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IPEC endorses policyholder security

The proposed Policyholder Protection Fund for the insurance and pension industry is a welcome development as it will help assure policyholders that they will receive compensation due to them upon the occurrence of an insured event, the Insurance and Pensions Commission (IPEC) has said.

The insurance and pension industry regulator said given the critical role played by insurance in the growth of the economy, it is critical that the market is stable against any market shocks or failure.

IPEC’s remarks come as Treasury plans to establish a Policyholder Protection Fund (PPF), administered by an Independent Board of Trustees meant to create a pool of resources similar to the Deposit Protection Fund.

Membership is mandatory by law for all deposit-taking institutions registered under the Banking Act (Chapter 24:20), Building Societies Act (Chapter 24:02), People’s Own Savings Bank (POSB) Act (Chapter 24:22), Infrastructure Development Bank of Zimbabwe (IDBZ) Act (Chapter 24:14) and Micro-finance Act (Chapter 24:29).

The deposit protection scheme for banks contributes to financial stability and prevent bank runs if depositors have confidence that they will have access to their funds quickly when a bank

fails. The fund will be modelled along the same fashion.

In his 2019 National Budget Statement, Finance and Economic Development Minister Professor Mthuli Ncube, said the PPF is meant to protect clients in the insurance and pension industry.

“In order to create a pool of resources similar to the Deposit Protection Fund, a Policy Holder Protection Fund is being established and administered by an Independent Board of Trustees.

“The Fund, which is meant to protect clients in the insurance and pension industry, will be made up of proceeds from the Guardian Fund, complemented by other contributions from insurance and pensions industry,” said Prof Ncube.

IPEC’s Acting Head Insurance and Micro-insurance Mr Nhau Chivingira, said given the critical role played by insurance in the growth of the economy, the development of a Policyholder Protection Fund is critical.

“While sound prudential regulation is a major component in ensuring that the industry operates in a sustainable and sound manner; at the heart of the development of this sector is the confidence consumers have that they will receive the compensation due to them upon the occurrence of an insured event.

“Once consumer confidence is lost, its effects can have ripple effects throughout the financial system,” said Mr Chivingira.

He said while sound regulation is important for promoting the stability of financial institutions, these institutions will, from time to time, fail in a market-based economy.

“Accordingly, there is a strong case to ensure appropriate and timely protection for customers. Policyholder Protection Funds are one way to protect policyholders against loss if an insurer is placed under judicial management, liquidation or ceases to be a going concern,” Mr Chivingira said.

International Financial Institutions such as the International Association of Insurance Supervisors (IAIS), the World Bank and the Organisation for Economic Co-operation and Development (OECD) among others recognise the role of Policyholder Protection Funds in maintaining consumer confidence in the insurance sector especially during the post-financial crisis.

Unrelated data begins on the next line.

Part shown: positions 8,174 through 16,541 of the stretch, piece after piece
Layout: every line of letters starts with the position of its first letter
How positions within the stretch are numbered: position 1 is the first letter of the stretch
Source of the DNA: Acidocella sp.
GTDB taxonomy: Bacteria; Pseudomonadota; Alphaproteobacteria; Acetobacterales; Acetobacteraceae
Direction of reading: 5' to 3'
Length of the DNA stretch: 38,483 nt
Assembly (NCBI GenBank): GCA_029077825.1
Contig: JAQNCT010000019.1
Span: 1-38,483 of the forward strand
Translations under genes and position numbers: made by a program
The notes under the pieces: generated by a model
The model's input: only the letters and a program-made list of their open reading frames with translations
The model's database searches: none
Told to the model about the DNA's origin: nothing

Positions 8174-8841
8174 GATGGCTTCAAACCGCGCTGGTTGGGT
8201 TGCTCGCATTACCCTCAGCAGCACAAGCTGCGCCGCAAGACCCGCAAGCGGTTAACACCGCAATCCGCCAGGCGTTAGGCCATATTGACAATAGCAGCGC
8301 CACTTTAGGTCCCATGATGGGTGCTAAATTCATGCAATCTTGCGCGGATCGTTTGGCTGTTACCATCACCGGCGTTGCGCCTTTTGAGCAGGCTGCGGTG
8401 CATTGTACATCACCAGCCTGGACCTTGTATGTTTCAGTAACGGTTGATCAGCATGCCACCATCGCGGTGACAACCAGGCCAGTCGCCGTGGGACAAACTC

Experiences from countries where such schemes have already been tested support initiatives to establish and strengthen policyholder protection.

Mr Chivingira said the development of sound regulatory and supervisory frameworks to reduce the risk of harm to consumers are incomplete without the protection of the interests of policyholders.

He said the fundamental objective of a PPF is to guarantee, partially or in full, payments made pursuant to insurance contracts in the event that an insurer fails or its licence is revoked.

“In so doing, a PPF provides important financial security to policyholders, particularly the economically vulnerable and for insurance lines or products containing an element of social protection. In this vein, the PPF seeks to ensure confidence in the insurance sector and thus foster the stability of the sector.

The proposal to establish a PPF comes at a time pensioner and policyholders who lost on their investments after the country’s economy was ravaged by hyperinflation.

Government has since adopted of the Justice Smith-led inquiry into the conversion of insurance and pension values, and has mandated IPEC to implement the necessary reforms to improve governance of insurance and pension entities, as well as supervise implementation of the compensation framework.

This is to ensure that prejudiced members of the insurance and pension schemes get their benefits without compromising stability and confidence in the industry. Mr Chivingira, however, said a PPF alone will not be adequate without sound prudential regulations.

“While a PPF is important in ensuring confidence and the stability of the insurance industry, sound prudential regulation is a major component in ensuring that the industry operates in a sustainable and sound manner.”

Commenting on whether the industry has the capacity to fund the proposed PPF which seems to come as an additional cost to players, Mr Chivingira said while the PPF has cost implications on the insurance industry, its funding framework is an integral component of an effective safely net, that enhances financial inclusion.

Source: The Herald

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